Low-carb diets are the best option for slimmers to keep weight off by increasing the number of calories burned, a new study says.
Researchers saw that people who eat more salads and lean protein also have lower levels of a hormone that increases appetite.
Past studies have shown that as you lose weight you start to burn fewer calories because the body’s metabolism slows, which is what makes it so hard to budge that last pound and keep it off for good.
The team, from Boston Children’s Hospital, says its findings show how a diet can help maintain weight loss and make obesity treatments more effective.
A new study had found that those on a low-carb diet not only burned more calories but also had lower levels of a hormone that increases appetite (file image)
For the study, published in The BMJ, the team enrolled 234 overweight adults between ages 18 and 65 with a body mass index of 25 or higher.
The participants went on an initial weight-loss diet for 10 weeks. Of the initial group, 164 achieved the target weight loss of at least 10 percent of their body weight and moved on to the maintenance phase.
The adults were randomly assigned to follow a high- (60 percent), moderate- (40 percent), or low- (20 per cent) carbohydrate diet for 20 weeks.
Researchers provided fully-prepared meals with a similar protein and fat content, and carbohydrates mainly consisted of whole grains.
The team then analyzed the adults’ weight and energy expenditure to measure how the different groups burned calories at the same weight.
They found that, over the study period, total energy expenditure was ‘significantly greater’ in those on the low-carb diet than the high-carb diet.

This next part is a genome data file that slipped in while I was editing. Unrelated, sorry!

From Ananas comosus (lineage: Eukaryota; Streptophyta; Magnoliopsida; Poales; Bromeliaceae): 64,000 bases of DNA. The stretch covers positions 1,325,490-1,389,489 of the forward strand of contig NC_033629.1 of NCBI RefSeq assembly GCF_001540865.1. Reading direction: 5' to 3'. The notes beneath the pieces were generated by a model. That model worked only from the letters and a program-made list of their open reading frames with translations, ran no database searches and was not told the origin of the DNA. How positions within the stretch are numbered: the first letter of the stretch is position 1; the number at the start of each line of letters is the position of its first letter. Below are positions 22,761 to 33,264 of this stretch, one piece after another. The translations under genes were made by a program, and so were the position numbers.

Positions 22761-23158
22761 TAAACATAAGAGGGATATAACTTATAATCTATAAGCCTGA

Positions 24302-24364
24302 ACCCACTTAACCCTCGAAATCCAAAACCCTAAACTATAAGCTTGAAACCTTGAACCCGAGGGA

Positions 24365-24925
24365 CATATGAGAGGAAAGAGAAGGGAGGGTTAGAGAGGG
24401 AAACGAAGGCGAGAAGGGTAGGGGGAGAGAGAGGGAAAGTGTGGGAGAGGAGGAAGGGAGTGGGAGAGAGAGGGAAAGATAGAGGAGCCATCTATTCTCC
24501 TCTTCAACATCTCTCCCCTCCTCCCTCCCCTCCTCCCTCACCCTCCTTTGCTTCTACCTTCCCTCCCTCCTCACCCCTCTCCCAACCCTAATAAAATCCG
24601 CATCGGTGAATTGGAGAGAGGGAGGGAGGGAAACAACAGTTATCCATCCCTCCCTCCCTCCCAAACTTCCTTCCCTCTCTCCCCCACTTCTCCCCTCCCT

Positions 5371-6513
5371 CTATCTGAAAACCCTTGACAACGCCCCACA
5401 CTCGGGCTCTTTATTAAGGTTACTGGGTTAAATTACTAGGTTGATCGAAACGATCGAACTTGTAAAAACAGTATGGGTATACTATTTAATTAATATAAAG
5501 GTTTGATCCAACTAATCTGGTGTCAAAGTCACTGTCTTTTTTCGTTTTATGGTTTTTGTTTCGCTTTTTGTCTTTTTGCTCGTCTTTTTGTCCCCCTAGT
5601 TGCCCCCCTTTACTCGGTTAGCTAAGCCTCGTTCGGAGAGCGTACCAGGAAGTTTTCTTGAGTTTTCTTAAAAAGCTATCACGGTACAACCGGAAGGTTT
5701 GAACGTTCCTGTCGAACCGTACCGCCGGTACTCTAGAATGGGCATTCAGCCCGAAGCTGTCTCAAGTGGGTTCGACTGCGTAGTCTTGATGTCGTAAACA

Low-carb diet participants burned approximately 250 kilocalories per day more than the high-carb diet participants.
Researchers also measured the patients’ secretion of insulin, a hormone that prevents blood sugar level from getting too high, at the study’s start.
Those who had the highest insulin secretion at the beginning of the study burned up to 478 kilocalories per day more on a low-carb diet.
The team believes this is due to a theory known as the carbohydrate-insulin model, which suggests that carbs that have a high glycemic load raise blood sugar levels quicker – increasing hunger and make people more likely to gain weight.
Additionally, the researchers found that levels of ghrelin, a hormone that increases appetite, was significantly lower on the low-carb diet compared to the high-carb diet.
‘If this difference persists, the effect would translate into about a 20-pound weight loss after three years, with no change in calorie intake,’ said co-lead author Dr Cara Ebbeling, associate director of the New Balance Foundation Obesity Prevention Center at Boston Children’s Hospital.
The researchers say there might be unmeasured factors that contributed to the number of calories burned, but they believe their trial shows that diet affects energy expenditure.
‘Our observations challenge the belief that all calories are the same to the body,’ said Dr Ebbeling.
‘Our study did not measure hunger and satiety, but other studies suggest that low-carb diets also decrease hunger, which could help with weight loss in the long term.’